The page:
Monasteries of Great Britain and Ireland – Basilians

main article for the BasiliansArticle

Active. Under Simple Vows. Founded 1800 – 1822.

In 1800, when the Reign of Terror had decimated the number of priests in France, when the Church had no legal existence there, ecclesiastical establishments had no right to exist, and the churches were closed, Mgr. d’Aviau, Archbishop of Vienne, conceived the idea of opening in the mountains of the Haut-Vivarais an institution for the education of subjects for the priesthood.

Three priests adopted his idea, and began at Saint Symphorien to teach the elements of Latin to some poor peasants drawn from the plough; this was the cradle of the Institute of Saint Basil. It numbered no less than 100 pupils in the second year of its foundation, and received a grant from the Government as a secondary school. In 1802 the ecclesiastical and civil authorities combined to get it moved from this inaccessible situation among the mountains to Annonay, the first town in the Vivarais, where the same Fathers took up their abode in the old convent of the Cordeliers (Franciscans), and here their pupils soon increased to 400. This convent became the now celebrated College of Annonay and the mother-house of the Congregation. In 1822 the members of the professional body at the college united themselves into a pious association, and engaged themselves by a simple promise to consecrate their lives to the instruction of the young. Teaching in colleges and, above all, in little seminaries was to be their work; they were to fulfil all the duties of the priesthood compatible with community life, and they were to be under the jurisdiction of the Bishops, with one of their members as Superior.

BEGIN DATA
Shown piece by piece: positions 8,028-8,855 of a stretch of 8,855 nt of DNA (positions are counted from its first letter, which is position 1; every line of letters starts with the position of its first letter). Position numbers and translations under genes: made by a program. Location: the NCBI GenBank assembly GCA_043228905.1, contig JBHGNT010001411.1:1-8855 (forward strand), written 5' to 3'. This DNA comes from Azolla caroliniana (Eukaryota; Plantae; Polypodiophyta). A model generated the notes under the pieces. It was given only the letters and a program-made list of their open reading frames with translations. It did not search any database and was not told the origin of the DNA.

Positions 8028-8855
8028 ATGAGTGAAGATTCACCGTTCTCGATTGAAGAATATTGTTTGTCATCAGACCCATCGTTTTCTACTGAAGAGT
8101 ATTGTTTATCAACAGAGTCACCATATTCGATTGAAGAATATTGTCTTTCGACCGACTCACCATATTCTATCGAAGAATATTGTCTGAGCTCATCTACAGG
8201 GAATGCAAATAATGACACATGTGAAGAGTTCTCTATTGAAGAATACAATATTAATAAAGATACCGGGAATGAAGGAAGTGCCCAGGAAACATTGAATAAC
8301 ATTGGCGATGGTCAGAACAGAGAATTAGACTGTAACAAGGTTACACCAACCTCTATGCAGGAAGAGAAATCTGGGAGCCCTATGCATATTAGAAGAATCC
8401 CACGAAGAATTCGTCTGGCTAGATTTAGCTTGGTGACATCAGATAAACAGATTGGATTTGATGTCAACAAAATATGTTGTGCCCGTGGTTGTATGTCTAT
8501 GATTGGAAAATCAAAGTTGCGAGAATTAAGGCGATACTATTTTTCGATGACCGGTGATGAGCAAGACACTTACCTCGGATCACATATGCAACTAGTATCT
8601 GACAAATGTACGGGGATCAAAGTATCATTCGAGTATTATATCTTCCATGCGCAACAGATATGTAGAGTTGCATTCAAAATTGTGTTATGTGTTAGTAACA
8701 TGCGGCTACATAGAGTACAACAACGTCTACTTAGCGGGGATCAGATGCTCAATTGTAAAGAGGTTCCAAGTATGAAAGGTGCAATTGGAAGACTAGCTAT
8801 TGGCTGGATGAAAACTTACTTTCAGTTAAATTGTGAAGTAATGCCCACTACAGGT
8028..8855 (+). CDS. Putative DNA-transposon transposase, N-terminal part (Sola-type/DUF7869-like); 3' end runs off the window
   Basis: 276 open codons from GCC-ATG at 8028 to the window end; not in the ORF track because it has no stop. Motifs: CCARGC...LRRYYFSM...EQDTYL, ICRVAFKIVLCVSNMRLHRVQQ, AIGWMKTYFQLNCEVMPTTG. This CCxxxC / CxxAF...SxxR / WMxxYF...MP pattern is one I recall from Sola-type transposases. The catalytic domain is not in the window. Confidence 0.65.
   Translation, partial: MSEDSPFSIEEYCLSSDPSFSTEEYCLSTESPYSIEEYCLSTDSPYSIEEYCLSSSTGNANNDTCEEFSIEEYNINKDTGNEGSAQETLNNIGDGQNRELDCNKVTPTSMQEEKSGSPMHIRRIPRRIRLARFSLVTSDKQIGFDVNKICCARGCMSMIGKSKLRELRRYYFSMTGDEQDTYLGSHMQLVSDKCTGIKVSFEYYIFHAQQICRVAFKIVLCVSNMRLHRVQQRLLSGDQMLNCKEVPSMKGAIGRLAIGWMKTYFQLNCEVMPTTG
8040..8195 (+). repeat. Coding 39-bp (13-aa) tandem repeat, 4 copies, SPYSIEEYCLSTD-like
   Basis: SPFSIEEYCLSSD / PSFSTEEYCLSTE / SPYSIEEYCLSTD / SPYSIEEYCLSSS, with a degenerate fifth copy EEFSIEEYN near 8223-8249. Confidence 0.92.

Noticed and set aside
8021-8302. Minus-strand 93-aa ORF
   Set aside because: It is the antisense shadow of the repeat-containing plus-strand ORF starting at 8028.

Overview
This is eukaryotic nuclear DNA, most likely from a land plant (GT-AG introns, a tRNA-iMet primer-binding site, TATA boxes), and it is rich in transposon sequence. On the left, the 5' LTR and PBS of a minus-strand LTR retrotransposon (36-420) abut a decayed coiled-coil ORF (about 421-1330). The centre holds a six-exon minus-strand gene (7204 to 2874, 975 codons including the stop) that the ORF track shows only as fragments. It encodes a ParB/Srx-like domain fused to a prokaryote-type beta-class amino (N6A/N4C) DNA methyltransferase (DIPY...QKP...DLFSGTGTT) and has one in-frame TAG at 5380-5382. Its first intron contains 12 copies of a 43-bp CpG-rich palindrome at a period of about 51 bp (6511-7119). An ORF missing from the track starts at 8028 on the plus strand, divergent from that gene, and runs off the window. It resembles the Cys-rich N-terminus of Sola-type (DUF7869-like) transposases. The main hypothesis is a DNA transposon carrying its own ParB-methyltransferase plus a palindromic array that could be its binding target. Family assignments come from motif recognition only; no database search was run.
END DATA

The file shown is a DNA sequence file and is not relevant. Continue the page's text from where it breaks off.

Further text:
With certain variations the association thus founded remains the same to the present day. It received the Lauda in 1837; in 1852 the members agreed to take simple vows of poverty, chastity, obedience, and stability – the vow of poverty is much mitigated with the approbation of the Holy See. In 1853 Pius IX issued a decree of approbation of the Institute of Saint Basil. Many eminent men have been educated in the colleges of the Institute, among whom may be mentioned Cardinal Donnet, Archbishop of Bordeaux, and the Bishops of Marseilles, Nice, Gap, and Blois; besides, many distinguished men have been given to the Trappists, Capuchins, Lazarists, Oblates, Marists, Sulpicians, and Jesuits from the Basilian colleges.

The Congregation is governed by a Superior-General.

There was one Basilian college in England, at Beaconsfield, near Plymouth, but it is now closed.

In America they have forty-one Fathers in Canada and nine in the United States.

The Order was suppressed in France in March, 1903.

MLA Citation

  • Francesca M Steele. “Basilians”. Monasteries of Great Britain and Ireland, 1903. CatholicSaints.Info. 28 November 2018. Web. 18 April 2021. <>